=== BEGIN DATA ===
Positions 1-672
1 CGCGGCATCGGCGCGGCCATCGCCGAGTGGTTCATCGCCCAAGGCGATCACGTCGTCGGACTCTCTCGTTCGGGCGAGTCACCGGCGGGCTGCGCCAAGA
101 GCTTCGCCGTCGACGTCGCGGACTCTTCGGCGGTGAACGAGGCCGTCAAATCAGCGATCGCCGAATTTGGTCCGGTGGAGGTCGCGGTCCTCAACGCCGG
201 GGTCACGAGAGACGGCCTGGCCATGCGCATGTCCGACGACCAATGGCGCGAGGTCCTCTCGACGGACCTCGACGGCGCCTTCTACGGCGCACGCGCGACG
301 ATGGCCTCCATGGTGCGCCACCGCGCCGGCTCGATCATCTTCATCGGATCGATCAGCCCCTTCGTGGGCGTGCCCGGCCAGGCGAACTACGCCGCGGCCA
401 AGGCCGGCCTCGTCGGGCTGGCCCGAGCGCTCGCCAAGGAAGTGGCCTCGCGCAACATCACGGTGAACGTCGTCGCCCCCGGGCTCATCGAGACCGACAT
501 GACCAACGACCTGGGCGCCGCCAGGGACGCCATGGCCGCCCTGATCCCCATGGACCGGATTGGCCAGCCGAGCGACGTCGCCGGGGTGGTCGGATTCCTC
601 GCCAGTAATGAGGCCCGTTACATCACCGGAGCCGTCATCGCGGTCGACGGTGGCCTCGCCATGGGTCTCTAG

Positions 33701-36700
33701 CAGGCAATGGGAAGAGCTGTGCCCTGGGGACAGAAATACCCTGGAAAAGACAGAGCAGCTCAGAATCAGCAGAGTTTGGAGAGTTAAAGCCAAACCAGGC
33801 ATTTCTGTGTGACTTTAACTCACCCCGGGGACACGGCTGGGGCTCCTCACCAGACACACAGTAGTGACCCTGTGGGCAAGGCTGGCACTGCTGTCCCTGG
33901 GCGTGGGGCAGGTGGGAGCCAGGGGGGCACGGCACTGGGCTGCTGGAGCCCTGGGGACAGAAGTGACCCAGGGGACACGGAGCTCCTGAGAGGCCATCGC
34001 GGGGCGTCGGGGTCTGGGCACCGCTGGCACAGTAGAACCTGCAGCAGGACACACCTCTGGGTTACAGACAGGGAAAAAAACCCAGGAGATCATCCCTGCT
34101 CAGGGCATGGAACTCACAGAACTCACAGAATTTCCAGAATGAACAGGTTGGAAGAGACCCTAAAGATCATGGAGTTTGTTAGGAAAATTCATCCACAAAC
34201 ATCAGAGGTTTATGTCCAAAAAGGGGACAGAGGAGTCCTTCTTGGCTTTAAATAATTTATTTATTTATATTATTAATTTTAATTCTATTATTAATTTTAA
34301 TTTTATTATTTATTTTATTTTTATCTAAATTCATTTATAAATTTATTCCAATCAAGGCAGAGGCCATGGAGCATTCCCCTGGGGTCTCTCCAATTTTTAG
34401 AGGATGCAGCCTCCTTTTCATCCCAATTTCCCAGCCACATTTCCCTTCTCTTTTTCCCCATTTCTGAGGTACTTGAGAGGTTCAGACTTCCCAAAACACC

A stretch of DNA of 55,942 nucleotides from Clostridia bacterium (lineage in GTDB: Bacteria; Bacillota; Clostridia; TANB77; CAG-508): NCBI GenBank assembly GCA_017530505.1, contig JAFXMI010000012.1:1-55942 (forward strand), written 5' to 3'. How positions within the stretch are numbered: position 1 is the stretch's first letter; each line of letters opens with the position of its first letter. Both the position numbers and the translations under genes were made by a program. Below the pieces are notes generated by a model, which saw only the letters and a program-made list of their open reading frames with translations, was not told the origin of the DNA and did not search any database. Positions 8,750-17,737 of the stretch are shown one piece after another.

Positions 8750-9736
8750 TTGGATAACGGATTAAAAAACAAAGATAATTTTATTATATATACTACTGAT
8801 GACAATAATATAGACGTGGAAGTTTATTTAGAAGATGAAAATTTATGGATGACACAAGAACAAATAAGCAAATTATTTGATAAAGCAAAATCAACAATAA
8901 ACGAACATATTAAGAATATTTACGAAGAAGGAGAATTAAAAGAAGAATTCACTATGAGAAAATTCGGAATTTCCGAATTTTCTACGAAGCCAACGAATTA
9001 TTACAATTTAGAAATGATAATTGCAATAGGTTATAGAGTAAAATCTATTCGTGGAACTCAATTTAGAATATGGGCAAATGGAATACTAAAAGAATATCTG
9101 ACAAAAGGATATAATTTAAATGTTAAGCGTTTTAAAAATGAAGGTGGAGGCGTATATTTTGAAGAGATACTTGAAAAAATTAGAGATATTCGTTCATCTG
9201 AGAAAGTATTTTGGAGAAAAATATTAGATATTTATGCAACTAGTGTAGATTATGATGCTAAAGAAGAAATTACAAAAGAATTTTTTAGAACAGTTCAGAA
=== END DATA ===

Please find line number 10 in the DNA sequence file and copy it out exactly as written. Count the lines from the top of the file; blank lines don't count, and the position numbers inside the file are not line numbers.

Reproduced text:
33701 CAGGCAATGGGAAGAGCTGTGCCCTGGGGACAGAAATACCCTGGAAAAGACAGAGCAGCTCAGAATCAGCAGAGTTTGGAGAGTTAAAGCCAAACCAGGC